The greenhouse cleaned up pretty quickly - I pulled out all the detritus of last summer and swept the paths. The two long edges have felt paper down to keep the weeds out, and the center patch of soil - about 40" wide - is surmounted by the chickenwire frame above. It's perfect when the tomatoes come up, offering a great support trellis. 

I hadn't planned extensively on what to plant this year. Given that we only moved in last October, I don't know the property well enough to have developed an overall garden plan. There are plenty of grapevines, raspberry canes and blackberry vines to keep me busy. Plus 30 or so blueberry bushes and a smattering of fruit trees. So I figured I'd limit my annual vegetable planting to keep things manageable while I get my head around what might go where. The previous owner had a potato patch, as well as several squash varieties going behind the barn, and I'll probably do that as well. Maybe I'll go crazy and add beans or peas to the mix. But all other vegetables this year will come from the greenhouse.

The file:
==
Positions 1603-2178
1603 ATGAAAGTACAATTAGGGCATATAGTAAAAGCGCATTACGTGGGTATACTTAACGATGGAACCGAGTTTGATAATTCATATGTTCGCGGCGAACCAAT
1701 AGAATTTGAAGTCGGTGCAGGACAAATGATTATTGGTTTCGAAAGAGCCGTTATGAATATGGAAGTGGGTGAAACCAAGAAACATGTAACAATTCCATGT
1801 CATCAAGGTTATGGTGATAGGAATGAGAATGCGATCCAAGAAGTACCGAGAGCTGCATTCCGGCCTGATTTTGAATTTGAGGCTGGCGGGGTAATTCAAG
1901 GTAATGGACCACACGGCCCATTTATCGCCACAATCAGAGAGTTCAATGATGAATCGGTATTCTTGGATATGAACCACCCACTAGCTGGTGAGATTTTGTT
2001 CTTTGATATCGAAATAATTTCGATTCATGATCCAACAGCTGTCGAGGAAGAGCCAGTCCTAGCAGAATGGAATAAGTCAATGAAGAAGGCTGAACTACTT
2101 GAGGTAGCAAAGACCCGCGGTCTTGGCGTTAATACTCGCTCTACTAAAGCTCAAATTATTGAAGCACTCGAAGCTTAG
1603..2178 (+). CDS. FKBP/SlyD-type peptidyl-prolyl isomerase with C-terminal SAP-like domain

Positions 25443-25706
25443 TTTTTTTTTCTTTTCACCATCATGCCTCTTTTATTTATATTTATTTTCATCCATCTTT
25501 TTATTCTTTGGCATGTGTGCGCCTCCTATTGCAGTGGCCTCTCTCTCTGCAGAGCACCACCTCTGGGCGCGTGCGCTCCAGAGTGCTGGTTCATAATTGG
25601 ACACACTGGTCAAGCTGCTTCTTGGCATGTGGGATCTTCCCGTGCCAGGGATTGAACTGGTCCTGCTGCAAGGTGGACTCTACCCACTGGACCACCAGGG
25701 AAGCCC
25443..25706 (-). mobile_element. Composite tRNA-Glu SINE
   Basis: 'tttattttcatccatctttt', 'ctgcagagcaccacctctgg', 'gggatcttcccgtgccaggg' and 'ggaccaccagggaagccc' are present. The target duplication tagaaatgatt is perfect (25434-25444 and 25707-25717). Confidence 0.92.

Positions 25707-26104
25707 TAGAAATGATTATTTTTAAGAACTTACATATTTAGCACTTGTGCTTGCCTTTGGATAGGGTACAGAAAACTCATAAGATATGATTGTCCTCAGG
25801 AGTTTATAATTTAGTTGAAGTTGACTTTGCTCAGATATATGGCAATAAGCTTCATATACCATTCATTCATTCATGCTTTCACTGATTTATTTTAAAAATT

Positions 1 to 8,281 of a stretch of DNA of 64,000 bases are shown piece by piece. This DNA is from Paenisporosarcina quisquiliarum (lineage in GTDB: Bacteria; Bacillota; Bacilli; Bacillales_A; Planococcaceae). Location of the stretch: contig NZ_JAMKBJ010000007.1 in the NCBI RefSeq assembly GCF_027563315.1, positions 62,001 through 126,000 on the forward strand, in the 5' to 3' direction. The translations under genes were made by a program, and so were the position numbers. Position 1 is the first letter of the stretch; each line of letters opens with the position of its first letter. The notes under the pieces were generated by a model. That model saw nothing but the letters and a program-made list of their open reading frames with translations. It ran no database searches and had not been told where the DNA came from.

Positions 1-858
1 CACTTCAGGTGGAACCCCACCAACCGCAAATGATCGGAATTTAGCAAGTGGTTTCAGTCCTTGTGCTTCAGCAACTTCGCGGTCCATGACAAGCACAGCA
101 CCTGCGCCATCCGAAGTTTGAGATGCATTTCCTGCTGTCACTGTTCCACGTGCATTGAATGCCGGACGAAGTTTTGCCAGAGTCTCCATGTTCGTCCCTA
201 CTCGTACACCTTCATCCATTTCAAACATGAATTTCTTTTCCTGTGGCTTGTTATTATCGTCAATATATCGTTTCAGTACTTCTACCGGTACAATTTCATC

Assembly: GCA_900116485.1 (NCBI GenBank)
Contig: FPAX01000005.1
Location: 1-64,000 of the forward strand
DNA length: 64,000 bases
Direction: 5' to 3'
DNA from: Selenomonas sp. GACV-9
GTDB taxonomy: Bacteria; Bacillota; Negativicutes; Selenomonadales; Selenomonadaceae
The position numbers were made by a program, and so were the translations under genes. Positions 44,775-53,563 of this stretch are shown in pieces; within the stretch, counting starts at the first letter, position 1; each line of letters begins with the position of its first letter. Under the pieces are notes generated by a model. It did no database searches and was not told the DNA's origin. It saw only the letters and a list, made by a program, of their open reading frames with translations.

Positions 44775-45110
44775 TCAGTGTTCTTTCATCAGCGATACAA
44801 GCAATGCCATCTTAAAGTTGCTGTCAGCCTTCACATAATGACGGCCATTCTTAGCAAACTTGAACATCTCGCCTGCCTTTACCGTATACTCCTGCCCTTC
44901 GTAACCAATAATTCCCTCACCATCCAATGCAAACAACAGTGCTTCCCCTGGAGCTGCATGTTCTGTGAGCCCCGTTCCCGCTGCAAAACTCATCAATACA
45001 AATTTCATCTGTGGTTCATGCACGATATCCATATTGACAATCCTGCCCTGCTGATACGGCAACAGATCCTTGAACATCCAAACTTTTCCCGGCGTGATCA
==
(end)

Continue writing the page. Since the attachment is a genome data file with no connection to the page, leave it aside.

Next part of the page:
I had picked up a couple of packs of spinach and arugula, and thought I'd try my hand at starting tomatoes from seed, since I was beginning the season a bit early. Some of the seed I put into the egg carton cups with a bit of fresh soil. Others I planted underneath the framework, along with all the greens. 

After my previous pleasure at what a simple cold frame in the garden could do to extend the season a few weeks, my pleasure at getting into the greenhouse and having all that delicious room to grow things literally a month or more before I'd otherwise be able to get my hands dirty is positively visceral. 

From my initial simple list, I've added peppers to the ambition for this year, and probably one or two other staples that would be out of reach due to such a short season after The Winter That Will Not End.  But right now, I'm just daydreaming about what those first tomatoes are going to taste like, and discovering that I'm suddenly a bit more patient with the melting snow than I was before.